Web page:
Heading back to the town of Des Allemands.  As is my custom, the first order of business is pronunciation.  According to the “Unique Local Pronunciation Guide” on the website AARoads.com, here ‘tis:

 dess – ALL – munds

 From Wiki, here’s some info:

 “Des Allemands” means “of the Germans” in French.

 [Wow.  Here we are in the good ol’ US of A, and the name of the town is in French, but means, “of the Germans.”  I guess this could only happen in Louisiana, but I sure don’t know about the German angle.  Anyway, back to Wiki . . . ]

Des Allemands was settled in 1721 by immigrants to the colony of Louisiana from Germany under the leadership of John Law and the “Company of the Indies”.  The German Louisiana colony was originally up the Mississippi River in what is now Arkansas, but experienced hostility from the local Native Americans in that area, and moved to a location much closer to the colonial capital of New Orleans.

 From Acadian-cajun.com, here’s a poster that was used to recruit Germans to partake in the Louisiana adventure (presumably after the Arkansas disaster):

 acadian-cajun.com old poster

The popular name for the German settlements along the Mississippi River upstream from New Orleans was the “German Coast.”

 From Wiki, about the German Coast:

The German Coast (French: Côte des Allemands) was a region of early Louisiana settlement located above New Orleans, primarily on the east side of the Mississippi River.

[Des Allemands is one of the exceptions, on the west side of the river.]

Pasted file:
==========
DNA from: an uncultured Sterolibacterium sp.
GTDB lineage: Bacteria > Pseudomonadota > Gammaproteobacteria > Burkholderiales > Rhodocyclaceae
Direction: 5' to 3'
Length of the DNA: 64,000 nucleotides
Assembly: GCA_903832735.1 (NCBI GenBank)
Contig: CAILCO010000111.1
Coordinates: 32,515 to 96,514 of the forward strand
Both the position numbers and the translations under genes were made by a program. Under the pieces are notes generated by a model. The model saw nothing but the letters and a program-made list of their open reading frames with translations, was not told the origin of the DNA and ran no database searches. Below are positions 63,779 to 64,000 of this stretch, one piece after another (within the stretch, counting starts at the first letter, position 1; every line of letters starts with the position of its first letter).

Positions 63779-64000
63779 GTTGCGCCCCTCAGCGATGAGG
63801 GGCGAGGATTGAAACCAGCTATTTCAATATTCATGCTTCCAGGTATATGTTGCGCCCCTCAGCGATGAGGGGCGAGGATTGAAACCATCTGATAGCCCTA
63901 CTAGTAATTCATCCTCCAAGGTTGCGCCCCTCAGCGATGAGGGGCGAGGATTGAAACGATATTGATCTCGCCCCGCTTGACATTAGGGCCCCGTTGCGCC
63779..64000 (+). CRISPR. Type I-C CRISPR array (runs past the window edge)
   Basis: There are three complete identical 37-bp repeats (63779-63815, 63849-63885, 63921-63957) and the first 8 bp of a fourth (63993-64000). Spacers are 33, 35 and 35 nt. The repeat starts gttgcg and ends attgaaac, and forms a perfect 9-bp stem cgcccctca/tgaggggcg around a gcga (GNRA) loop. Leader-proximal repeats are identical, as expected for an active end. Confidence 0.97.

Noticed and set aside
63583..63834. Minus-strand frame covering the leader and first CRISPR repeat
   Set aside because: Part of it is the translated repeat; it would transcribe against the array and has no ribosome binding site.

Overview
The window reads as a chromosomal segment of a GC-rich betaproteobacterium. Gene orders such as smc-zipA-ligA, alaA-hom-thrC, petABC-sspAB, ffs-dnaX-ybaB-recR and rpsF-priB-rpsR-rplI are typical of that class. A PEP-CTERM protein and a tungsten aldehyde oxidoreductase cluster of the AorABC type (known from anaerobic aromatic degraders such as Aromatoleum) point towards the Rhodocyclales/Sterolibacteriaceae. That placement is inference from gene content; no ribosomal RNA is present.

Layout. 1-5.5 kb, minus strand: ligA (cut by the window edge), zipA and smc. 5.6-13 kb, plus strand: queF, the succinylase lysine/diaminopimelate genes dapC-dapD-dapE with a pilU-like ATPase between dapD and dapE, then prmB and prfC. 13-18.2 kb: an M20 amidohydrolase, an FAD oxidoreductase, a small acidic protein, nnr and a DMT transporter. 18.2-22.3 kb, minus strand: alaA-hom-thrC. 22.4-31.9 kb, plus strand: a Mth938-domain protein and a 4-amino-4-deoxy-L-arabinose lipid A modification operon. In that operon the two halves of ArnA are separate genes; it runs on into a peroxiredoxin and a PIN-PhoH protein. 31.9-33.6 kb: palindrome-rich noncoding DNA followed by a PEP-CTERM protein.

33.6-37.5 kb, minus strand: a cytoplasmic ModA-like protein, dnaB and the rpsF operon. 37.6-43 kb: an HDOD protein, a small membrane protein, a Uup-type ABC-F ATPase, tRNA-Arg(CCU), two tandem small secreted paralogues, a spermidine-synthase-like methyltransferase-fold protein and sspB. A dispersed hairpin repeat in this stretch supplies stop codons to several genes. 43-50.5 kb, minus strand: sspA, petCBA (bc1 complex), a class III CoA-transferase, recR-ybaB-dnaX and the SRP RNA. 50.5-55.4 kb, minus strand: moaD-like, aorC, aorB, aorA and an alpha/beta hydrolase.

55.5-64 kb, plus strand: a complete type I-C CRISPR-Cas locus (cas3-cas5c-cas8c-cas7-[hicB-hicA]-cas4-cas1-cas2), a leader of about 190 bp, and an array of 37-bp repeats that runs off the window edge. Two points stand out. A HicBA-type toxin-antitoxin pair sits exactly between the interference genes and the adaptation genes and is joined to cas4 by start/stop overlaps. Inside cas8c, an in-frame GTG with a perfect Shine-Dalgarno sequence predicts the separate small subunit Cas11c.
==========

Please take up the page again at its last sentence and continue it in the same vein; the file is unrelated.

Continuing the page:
When John Law’s Company of the Indies folded in 1731, the Germans became independent land-owners.  Despite periodic flooding, hurricanes, and the rigors of frontier life, the German pioneers made a success of their settlements. Their farming endeavors provided food not only for themselves but also for New Orleans’ residents. Some historians credit these German farmers with the survival of early New Orleans.

From the time of their arrival, the German immigrants began speaking French and intermarried with the early French settlers. Over the subsequent decades they intermarried with the descendants of the latter as well as the Acadians. Together with other settlers, they helped create Cajun culture. For example, German settlers introduced the diatonic accordion to the region, which become the main instrument in Cajun [and Zydeco] music.

 [Who’d a thunk?  The Germans are why that great Cajun and Zydeco music relies so heavily on the accordion!]

The German Coast was the site of the largest slave revolt in US history, the 1811 German Coast Uprising. Leaders were Quamana and Harry, slaves, and Charles Deslondes who gathered an estimated 200 slaves from plantations along the River Road and marched toward New Orleans.

During their two-day, twenty-mile march, the men burned five plantation houses (three completely), several sugarhouses, and crops. They were armed mostly with hand tools.

White men led by officials of the territory formed militia companies to hunt down and kill the insurgents.